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STRESS-NG(1) - Linux man page online | User commands

A tool to load and stress a computer system.

Chapter
February 22, 2018
STRESS-NG(1) General Commands Manual STRESS-NG(1)

NAME

stress-ng - a tool to load and stress a computer system

SYNOPSIS

stress-ng [OPTION [ARG]] ...

DESCRIPTION

stress-ng will stress test a computer system in various selectable ways. It was designed to exercise various physical subsystems of a computer as well as the various operating system kernel interfaces. stress-ng also has a wide range of CPU specific stress tests that exercise floating point, integer, bit manipulation and control flow. stress-ng was originally intended to make a machine work hard and trip hardware issues such as thermal overruns as well as operating system bugs that only occur when a system is being thrashed hard. Use stress-ng with caution as some of the tests can make a system run hot on poorly designed hardware and also can cause excessive system thrashing which may be difficult to stop. stress-ng can also measure test throughput rates; this can be useful to observe perfor‐ mance changes across different operating system releases or types of hardware. However, it has never been intended to be used as a precise benchmark test suite, so do NOT use it in this manner. Running stress-ng with root privileges will adjust out of memory settings on Linux systems to make the stressors unkillable in low memory situations, so use this judiciously. With the appropriate privilege, stress-ng can allow the ionice class and ionice levels to be adjusted, again, this should be used with care. One can specify the number of processes to invoke per type of stress test; specifying a negative or zero value will select the number of processors available as defined by sysconf(_SC_NPROCESSORS_CONF).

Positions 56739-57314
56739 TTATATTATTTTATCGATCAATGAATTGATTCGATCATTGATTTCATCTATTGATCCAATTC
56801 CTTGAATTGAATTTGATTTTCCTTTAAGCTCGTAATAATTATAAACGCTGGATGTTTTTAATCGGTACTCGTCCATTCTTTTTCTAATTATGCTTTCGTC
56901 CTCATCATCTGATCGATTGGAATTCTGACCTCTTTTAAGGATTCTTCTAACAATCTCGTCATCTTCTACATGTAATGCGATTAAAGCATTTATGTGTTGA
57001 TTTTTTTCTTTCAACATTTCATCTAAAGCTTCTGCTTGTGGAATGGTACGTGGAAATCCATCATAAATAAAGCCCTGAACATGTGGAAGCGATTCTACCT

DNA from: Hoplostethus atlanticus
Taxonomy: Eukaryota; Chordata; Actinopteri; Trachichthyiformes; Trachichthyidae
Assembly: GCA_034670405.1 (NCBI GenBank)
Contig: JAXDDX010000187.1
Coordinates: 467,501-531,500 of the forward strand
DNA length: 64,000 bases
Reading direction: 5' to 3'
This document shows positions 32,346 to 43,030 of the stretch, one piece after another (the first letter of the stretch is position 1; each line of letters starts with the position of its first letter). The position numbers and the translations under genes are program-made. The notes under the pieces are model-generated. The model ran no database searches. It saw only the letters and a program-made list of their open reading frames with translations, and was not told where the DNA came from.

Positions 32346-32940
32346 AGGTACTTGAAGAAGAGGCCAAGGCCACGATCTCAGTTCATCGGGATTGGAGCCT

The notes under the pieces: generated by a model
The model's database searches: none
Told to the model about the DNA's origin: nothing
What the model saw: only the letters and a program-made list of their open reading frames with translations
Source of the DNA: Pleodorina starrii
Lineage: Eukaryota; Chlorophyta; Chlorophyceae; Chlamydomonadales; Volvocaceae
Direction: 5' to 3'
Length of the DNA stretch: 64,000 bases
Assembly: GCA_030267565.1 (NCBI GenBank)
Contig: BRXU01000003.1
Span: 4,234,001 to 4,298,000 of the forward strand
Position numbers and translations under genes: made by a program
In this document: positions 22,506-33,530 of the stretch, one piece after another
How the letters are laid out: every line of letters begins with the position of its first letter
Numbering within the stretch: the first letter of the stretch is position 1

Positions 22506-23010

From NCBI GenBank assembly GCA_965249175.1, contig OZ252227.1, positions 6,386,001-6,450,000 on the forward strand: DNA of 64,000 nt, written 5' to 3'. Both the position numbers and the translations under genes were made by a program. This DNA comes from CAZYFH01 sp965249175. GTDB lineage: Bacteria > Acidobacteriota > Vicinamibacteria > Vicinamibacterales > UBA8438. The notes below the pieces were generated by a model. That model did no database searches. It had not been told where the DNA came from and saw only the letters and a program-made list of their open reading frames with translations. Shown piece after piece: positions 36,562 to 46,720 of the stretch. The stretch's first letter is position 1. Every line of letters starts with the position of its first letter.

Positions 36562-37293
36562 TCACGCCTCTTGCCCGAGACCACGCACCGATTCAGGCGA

OPTIONS